Here at LearnBop we’ve been hard at work creating an alignment with the Texas Essential Knowledge and Skills (TEKS) standards for mathematics, and we’re excited to announce that the new alignment is now live!
To make it clear what this alignment means and how it was created, we took some time to sit down with Cindy Bryant, our Director of Learning and the leader on the TEKS alignment project, to hear about the process she went through to accomplish LearnBop’s first state-specific standards alignment.
Cindy was the head of MO K-12 Mathematics for six and a half years, served on the NCTM Board of Directors, and won a Presidential Award for Excellence in Teaching Science & Mathematics. She also has over two and a half decades of experience in the classroom. As we spoke, it was clear that she had brought all of this experience to bear when creating the TEKS alignment.
We started our conversation by asking Cindy how her prior experience informed her process with creating the TEKS alignment.
Q: How did you start the alignment process? What were your first steps?
Cindy: The first thing you want to do with a project like this is talk to the people who created and are implementing the standards that you want to align with. That’s why I started this process by talking to a group of Texas educators, who provided wonderful insight into the TEKS alignment.
What I found was that a small group of math leaders in Texas had already done an unofficial draft alignment between TEKS and the CCSSM, so I began my work on TEKS alignment using that draft as a guide.
Their work gave me a framework to start from. What I found with the TEKS standards, which I also found with the CCSSM, is that some standards have more than one concept or skill related to a particular standard, so I had to break some of the TEKS standards down into a more granular format in terms of separating out concepts to address.
For example, look at this picture of the Statistics and Probability standard for grade 7, which as been broken into 7.SP.A1 and 7.SP.A2:
Q: Can you tell us a little about your past experience working on the creation of state standards and other efforts related to state standards?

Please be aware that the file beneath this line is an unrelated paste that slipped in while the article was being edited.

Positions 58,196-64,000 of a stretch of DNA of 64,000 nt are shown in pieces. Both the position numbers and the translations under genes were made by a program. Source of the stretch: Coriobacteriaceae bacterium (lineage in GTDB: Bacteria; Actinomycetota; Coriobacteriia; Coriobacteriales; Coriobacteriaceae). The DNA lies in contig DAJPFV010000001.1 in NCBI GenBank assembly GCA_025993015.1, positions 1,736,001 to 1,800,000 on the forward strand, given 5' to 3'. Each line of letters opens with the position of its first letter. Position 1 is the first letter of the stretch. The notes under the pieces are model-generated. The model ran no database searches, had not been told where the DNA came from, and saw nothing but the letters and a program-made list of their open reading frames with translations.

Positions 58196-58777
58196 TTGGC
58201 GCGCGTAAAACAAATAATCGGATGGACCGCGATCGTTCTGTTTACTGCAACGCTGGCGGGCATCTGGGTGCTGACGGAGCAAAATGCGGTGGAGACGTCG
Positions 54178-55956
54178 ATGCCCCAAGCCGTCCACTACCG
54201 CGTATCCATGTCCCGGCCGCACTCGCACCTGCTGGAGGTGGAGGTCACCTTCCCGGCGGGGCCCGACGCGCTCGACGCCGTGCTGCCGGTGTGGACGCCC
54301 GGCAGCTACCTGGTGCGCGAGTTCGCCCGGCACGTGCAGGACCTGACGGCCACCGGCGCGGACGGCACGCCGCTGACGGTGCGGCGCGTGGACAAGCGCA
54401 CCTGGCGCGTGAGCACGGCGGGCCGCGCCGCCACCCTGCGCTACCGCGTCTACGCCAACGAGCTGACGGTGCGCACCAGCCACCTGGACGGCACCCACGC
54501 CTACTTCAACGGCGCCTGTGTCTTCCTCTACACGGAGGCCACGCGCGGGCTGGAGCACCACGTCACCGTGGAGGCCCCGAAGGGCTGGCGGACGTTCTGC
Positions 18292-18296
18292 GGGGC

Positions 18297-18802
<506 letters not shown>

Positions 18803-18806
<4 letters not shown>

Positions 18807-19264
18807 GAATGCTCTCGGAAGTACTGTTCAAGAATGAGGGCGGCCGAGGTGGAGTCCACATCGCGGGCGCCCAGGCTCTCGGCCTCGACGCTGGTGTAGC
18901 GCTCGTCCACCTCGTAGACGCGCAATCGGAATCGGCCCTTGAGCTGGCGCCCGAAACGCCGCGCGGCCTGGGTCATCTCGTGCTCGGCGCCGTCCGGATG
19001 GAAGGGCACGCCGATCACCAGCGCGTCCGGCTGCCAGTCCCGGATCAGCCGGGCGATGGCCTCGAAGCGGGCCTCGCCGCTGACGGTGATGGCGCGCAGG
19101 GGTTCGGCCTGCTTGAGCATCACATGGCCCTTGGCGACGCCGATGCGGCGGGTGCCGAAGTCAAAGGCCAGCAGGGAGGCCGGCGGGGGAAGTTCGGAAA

Cindy: While head of K-12 Mathematics for Missouri I facilitated both standards reviews and assessment development . Prior to my tenure at the Department, I had served on the original Grade Level Expectations(GLEs) development team. The GLEs, aligned to the Show-Me State Standards (1993), provided an assessment framework that outlined skills and concepts that were considered fair game for the state mathematics assessments.
During my tenure at the Department, I facilitated the revision of the original GLEs to also include Course Level Expectations to identify skills and concepts that would be assessed on the state end of course exams.
A lot of that work was informed by NCTM standards, and of course by the “Show Me” standards themselves, specifically when considering how students learn mathematics and at what grade level certain concepts are appropriate to include.
Q: And how did that work in Missouri inform your work on the TEKS alignment?
My work in Missouri helped me to better understand at what grade level students should learn different concepts, and where things should be at different grade levels as far as different concepts are concerned. When I would look at a given TEK, I could think about our (LearnBop) content; in some cases supervisors hadn’t made recommendations, so I was able to look at the TEK and determine what concepts aligned with it. Having that general background about which concepts and skills should be expected at certain grade levels gave me a starting point for the work with aligning our program to the concepts and skills included in the TEKS.
With both the assessment and curriculum work I did related to student work and expectations, this experience was helpful, because it gave me a prior framework to work from. My past experience helped me to think about how some standards are broad in terms of what the expectations are for students to actually do, and how standards like this might need to be split apart into a more granular form to address them with content that is developed to be aligned to the given standard.
Being able to take a standard and align it with actual math problems can be challenging , and I definitely drew on my background with this kind of thing when working on the TEKS alignment.
Q: Can you say more about the framework you used to align LearnBop with TEKS?
I had to look really closely at the TEKS standards and search for existing standards in LearnBop that aligned best. There were also a handful of cases where standards had been suggested in the alignment document that I didn’t agree with, so I worked very hard to make sure that what was in the TEKS standards aligned with the standards associated with it in LearnBop.
In cases, we had already developed content to address the TEKS standard in question, so the alignment work primarily had to do with identifying those existing concepts and problems and matching them up with the appropriate TEKS.
In some cases I had to go to the granular level of looking at the problems themselves in order to make a final determination about alignment. This was an extremely time-consuming process, but well worth the effort.